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GREGG KRUPA

Krupa: Datsyuk likely to leave Wings in a bind

Gregg Krupa
The Detroit News

A few days after the Tampa Bay Lightning ousted the Red Wings from the playoffs in five games, Red Wings general manager Ken Holland said he pretty much knew it was Pavel Datsyuk’s last as a member of the team.

Datsyuk is likely to make that official Saturday in a news conference not at Joe Louis Arena and not called by the Red Wings.

The event was announced by his agent, Dan Milstein, and is set for noon at Orchard Lake St. Mary’s, where the 37-year-old Wings star — 38 on July 20 — is hosting a hockey camp.

Privately, the Red Wings have been unhappy with the situation for a while, especially when news of it broke at the head of a difficult stretch drive to the playoffs last season, and when Datsyuk confirmed it publicly the Sunday before the start of the playoffs.

Awkward? To say the least!

The Wings, in fact, have long had indications of what is coming.

But advance notice did not make what is already a harshly difficult near-term future for the franchise any easier.

“Given my past conversations with Pav and Dan Milstein over the past year,” Holland said April 25, “given the article that came out on the Sunday just before the playoffs started, given what’s going on back there (in the dressing room) with his teammates, taking pictures and doing things with him, I guess I would probably expect news that he’s not coming back.”

Holland said the Wings were intent on giving their wayward star “all the time he needs.”

They have done that, and more.

They knew throughout much of the season, if not longer. They gave Datsyuk time, hoping he would change his mind.

Now, it looks like he is holding his own media huddle, at his own event and away from the team, to tell us all what we already know.

The next step

So, having been put in this position, what do the Red Wings do?

It is possible a major deal is in the works, and Wings fans certainly hope so.

Unfortunately for the Wings, it is unlikely.

Datysuk’s contract still could go to the Coyotes, perhaps the Hurricanes, or maybe another low-revenue team, which would use it to help achieve the mandatory salary floor in the NHL.

The Wings, however, likely would have to send a regular player, a high prospect, draft choices or something significant to reward a club for essentially doing them a favor.

The Coyotes obtained from the Stars this week the rights to negotiate with defenseman Alex Goligoski, and they already have three free-agent defensemen on their roster. Moving Datsyuk’s contract there along with the necessary additional player or two might be attractive, if the Wings get something more than just cap space in return.

That move would make even more sense if the Red Wings were assured they could use the cap space freed up by ridding themselves of Datsyuk to sign Steven Stamkos, a free agent with the Lightning and one of the best goal scorers in the league.

But the odds are long against it. Blockbuster moves in the NHL are increasingly rare, and having a salary-cap dump as part of one has yet to occur.

Meanwhile, something far simpler — moving Datsyuk for cap space to a team needing a cap hit and getting nothing in return — is fraught with peril.

It was clear as Holland spoke two months ago that the price tag on such deals had escalated from previous seasons, when low-revenue clubs were content simply to accept the cap hit as a means of reaching the floor without having to pay the salary for a retired player, or one too injured to be active.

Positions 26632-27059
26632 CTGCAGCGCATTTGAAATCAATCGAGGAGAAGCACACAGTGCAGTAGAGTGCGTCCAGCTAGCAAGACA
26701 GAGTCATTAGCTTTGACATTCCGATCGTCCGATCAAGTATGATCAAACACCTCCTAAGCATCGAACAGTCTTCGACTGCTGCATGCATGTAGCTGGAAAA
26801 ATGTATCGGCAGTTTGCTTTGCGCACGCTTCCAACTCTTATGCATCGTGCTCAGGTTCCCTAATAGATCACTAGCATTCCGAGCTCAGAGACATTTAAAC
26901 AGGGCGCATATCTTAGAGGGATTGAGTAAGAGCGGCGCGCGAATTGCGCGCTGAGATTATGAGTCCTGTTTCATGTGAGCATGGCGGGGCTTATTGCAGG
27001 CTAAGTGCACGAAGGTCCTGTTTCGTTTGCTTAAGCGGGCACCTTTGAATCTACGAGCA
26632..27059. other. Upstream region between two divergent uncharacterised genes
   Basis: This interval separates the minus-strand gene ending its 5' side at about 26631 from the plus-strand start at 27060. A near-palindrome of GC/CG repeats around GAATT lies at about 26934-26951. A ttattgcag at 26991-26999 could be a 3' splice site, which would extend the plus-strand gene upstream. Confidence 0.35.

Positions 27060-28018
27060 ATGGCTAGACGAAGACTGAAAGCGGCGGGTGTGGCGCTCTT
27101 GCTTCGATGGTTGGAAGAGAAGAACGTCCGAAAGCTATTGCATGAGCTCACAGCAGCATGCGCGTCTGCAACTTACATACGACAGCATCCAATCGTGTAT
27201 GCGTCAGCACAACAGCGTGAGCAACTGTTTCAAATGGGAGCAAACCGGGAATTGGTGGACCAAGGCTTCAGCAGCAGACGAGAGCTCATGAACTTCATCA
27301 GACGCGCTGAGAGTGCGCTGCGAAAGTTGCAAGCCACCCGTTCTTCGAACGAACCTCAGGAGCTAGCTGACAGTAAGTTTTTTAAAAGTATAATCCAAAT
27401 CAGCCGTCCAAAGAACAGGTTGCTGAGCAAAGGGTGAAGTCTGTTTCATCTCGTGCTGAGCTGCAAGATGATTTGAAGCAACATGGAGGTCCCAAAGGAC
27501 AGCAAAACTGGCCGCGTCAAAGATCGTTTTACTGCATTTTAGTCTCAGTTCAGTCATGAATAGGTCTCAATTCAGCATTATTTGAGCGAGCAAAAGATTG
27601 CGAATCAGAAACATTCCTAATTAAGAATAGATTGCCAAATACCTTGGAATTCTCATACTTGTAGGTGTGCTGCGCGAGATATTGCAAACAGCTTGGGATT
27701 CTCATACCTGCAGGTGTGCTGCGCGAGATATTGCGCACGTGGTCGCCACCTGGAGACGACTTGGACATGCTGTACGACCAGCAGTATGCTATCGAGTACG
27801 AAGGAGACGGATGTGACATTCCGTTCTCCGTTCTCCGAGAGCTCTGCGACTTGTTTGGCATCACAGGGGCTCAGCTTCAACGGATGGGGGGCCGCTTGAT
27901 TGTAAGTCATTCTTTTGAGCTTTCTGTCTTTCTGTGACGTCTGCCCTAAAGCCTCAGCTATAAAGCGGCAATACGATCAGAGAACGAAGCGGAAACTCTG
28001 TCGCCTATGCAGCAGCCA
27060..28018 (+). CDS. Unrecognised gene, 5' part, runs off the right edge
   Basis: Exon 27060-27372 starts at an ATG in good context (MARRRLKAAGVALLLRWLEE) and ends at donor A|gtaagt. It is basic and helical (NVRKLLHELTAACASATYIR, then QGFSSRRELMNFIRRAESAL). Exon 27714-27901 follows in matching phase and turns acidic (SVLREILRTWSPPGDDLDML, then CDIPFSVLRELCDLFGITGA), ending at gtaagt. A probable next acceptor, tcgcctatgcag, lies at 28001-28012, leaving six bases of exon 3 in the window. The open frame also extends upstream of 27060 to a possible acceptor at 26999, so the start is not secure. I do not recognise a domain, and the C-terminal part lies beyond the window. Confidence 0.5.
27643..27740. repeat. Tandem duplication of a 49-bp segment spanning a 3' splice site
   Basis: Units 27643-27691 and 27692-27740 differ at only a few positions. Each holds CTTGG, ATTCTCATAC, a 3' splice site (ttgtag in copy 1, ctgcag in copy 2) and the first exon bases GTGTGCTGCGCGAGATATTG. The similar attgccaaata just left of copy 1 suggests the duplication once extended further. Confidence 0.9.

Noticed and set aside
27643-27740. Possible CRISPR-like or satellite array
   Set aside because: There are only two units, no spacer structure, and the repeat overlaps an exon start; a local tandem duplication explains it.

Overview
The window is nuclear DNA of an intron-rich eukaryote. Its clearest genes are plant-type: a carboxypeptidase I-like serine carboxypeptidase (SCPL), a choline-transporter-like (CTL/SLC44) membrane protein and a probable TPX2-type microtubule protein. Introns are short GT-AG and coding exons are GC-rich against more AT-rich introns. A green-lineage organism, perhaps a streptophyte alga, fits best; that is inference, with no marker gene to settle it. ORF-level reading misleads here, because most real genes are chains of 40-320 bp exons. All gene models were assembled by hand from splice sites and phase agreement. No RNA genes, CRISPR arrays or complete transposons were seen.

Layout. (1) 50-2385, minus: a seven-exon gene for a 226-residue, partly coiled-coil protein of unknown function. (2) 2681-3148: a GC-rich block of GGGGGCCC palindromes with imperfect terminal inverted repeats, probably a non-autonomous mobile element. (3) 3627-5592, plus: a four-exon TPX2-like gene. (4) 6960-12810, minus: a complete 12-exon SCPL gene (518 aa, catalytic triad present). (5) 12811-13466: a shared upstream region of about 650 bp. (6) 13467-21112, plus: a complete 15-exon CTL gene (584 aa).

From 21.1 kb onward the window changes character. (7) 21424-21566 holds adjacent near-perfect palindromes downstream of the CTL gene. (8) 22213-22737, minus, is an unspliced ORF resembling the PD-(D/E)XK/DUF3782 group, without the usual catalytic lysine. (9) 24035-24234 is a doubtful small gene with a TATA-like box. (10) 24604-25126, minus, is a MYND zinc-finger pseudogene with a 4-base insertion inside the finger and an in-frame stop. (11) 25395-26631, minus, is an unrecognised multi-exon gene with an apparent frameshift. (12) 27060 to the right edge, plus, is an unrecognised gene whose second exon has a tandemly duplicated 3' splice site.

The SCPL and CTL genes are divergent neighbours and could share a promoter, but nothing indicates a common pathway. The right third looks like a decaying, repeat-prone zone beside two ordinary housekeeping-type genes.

Now, those revenue-challenged teams have learned they can get something of value in personnel in return, in addition to help reaching the floor.

That was true even before the Hurricanes were able to finagle the talent-proven Teuvo Teravainen from the Blackhawks in return for also taking Bryan Bickell and his ridiculously inflated $4 million salary cap hit off Chicago’s ledgers.

Any team approached about receiving Datsyuk’s cap hit in a trade now knows to demand considerable talent in return.

Eating the contract

Unfortunately, the third alternative amid the difficulties Datsyuk has provoked may be the most likely, in addition to being the least attractive.

The Wings may simply have to take Datsyuk’s hit and compete next season with $7.5 million less under the salary cap.

Holland anticipated he might have to swallow it to avoid losing prized young talent, which is at a premium for the club’s rebuild on the fly.

“If you don’t have Pav, what do you do about the cap space?” Holland said in April. “That certainly is a problem or a concern.

“My take would be, if he’s not here, certainly you’d like to move the cap space. But if the price is going to be lots of futures, it doesn’t make any sense.

“It doesn’t make any sense if Pav has one year to go on his contract to give prime prospects or prime draft picks to free up one year of cap space given where this franchise is — because of 25 years of being in the playoffs and not having prime draft picks.”

Grim, eh?

Not exactly the state of affairs anticipated four years into the “rebuild on the fly,” which began after Nicklas Lidstrom retired and Detroit failed to sign free agents Zach Parise and Ryan Suter, who went with their Minnesotan families to Minnesota.

But there you have it.

Of course, all of that is out the window if Datsyuk shocks the world this afternoon and announces he will play one more season.

But, if anything is less likely than a blockbuster sequence of roster move or merely moving Datsyuk’s cap hit, it is No. 13 playing his final season in the NHL in the final season at Joe Louis Arena.

gregg.krupa@detroitnews.com

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